Dresden 2017 – wissenschaftliches Programm
BP 6.6: Vortrag
Montag, 20. März 2017, 16:30–16:45, SCH A251
Theory for forces that slide k-fibers and bridging microtubules to move chromosomes — •Agneza Bosilj1, Kruno Vukusic2, Renata Buda2, Ana Milas2, Iva Tolic2, and Nenad Pavin1 — 1Department of Physics, Faculty of Science, University of Zagreb, Bijenicka cesta 32, 10000 Zagreb, Croatia — 2Division of Molecular Biology, Ruder Boskovic Institute, Bijenicka cesta 54, 10000 Zagreb, Croatia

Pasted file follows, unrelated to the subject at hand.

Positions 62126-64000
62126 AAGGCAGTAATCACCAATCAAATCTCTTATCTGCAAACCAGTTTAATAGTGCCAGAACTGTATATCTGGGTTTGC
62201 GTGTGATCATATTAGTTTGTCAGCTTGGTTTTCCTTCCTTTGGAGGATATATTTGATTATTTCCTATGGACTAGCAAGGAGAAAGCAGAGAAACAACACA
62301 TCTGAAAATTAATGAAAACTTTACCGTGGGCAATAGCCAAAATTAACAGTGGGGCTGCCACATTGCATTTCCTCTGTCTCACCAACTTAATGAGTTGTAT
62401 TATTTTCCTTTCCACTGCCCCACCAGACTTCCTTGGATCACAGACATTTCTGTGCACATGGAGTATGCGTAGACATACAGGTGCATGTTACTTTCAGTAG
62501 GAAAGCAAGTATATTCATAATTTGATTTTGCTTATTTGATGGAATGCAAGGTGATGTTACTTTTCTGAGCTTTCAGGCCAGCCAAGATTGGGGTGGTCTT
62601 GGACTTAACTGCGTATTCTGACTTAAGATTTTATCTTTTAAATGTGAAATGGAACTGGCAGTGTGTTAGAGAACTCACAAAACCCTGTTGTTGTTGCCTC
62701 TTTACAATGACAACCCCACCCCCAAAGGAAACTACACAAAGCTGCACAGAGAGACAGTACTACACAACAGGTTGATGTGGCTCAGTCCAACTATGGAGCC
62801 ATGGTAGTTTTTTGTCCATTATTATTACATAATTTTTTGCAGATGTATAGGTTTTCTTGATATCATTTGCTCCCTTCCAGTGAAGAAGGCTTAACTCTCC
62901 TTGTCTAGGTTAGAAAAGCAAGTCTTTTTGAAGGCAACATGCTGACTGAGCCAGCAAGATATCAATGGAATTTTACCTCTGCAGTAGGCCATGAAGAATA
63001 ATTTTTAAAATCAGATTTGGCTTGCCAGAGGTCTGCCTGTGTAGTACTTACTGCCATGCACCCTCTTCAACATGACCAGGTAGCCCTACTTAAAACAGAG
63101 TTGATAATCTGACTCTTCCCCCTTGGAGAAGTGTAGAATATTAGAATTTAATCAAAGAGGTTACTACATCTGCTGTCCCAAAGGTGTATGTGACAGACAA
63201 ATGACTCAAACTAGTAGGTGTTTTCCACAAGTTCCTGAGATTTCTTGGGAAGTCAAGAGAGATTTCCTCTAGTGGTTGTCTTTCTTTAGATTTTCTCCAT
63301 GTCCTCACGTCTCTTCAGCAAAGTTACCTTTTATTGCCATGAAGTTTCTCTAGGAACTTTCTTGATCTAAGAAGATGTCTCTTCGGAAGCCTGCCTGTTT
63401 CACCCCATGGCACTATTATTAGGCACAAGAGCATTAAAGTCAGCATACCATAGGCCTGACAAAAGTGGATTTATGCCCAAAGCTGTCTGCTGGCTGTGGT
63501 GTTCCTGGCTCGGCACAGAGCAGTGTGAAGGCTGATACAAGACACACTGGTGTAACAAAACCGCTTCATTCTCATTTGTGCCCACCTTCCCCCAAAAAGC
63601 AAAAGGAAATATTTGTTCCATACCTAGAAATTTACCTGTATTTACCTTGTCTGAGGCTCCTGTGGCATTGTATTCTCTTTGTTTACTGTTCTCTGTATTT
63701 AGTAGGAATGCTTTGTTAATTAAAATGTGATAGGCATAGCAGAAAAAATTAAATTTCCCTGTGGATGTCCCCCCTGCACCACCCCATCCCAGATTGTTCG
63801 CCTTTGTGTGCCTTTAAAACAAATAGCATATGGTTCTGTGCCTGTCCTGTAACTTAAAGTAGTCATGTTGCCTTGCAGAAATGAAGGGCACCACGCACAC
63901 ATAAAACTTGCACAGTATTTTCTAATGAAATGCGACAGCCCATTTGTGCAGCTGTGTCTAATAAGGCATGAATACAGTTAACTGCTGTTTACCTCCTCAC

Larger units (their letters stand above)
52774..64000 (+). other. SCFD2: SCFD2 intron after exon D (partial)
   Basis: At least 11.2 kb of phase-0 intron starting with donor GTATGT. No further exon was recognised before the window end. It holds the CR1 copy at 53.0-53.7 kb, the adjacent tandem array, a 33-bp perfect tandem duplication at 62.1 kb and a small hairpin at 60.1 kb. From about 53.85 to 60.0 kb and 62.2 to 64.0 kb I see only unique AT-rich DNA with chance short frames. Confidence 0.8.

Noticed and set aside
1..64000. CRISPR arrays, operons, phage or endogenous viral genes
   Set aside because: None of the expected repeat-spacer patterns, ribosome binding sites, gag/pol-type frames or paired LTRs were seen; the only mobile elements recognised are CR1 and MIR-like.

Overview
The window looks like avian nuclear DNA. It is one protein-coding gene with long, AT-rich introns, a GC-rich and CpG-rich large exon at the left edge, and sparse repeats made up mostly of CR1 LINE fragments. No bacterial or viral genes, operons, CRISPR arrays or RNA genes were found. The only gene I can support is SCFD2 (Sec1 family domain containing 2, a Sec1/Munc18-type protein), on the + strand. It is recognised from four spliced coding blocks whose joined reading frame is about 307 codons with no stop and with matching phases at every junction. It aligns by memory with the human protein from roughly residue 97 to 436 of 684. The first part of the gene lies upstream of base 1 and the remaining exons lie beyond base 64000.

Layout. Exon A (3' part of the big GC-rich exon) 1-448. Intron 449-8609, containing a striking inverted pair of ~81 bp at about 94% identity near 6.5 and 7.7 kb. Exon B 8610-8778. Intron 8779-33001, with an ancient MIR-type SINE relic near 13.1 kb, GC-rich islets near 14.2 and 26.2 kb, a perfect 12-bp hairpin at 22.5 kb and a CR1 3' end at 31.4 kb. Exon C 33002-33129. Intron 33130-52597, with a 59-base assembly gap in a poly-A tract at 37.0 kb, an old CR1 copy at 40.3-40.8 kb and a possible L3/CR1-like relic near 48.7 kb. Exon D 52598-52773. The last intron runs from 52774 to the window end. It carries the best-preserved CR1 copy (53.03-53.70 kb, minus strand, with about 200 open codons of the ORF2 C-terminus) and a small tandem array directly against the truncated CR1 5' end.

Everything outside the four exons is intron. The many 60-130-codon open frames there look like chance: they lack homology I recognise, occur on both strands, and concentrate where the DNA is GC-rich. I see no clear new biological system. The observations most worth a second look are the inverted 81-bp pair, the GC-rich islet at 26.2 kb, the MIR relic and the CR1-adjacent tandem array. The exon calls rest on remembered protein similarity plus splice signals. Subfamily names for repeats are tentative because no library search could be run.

During cell division forces on chromosomes are exerted by k-fibers, bundles of microtubules which extend from the opposite spindle poles and attach to chromosomes. Recently we have shown that in metaphase microtubules which extend between sister chromatids, termed bridging fibers, bridge sister k-fibers and balance the tension between sister chromatids [Kajtez et al, Nat Commun 2016]. However, a theoretical description of forces driving chromosome segregation in anaphase is still missing. Here we introduce a theoretical model which includes motor proteins that connect antiparallel microtubules, as well as passive cross-linkers that connect parallel microtubules. Our model shows that motor proteins generate forces that slide antiparallel bridging microtubules apart, thereby sliding sister k-fibers apart. This implies that forces at chromosomes are balanced by bridging fibers, which we confirmed experimentally by laser ablation of (i) k-fibers close to the spindle pole and (ii) bridging fibers. Our model also predicts that non-motor cross-linkers in regions of parallel overlap allow for movement of k-fibers and chromosomes together with the bridging fiber.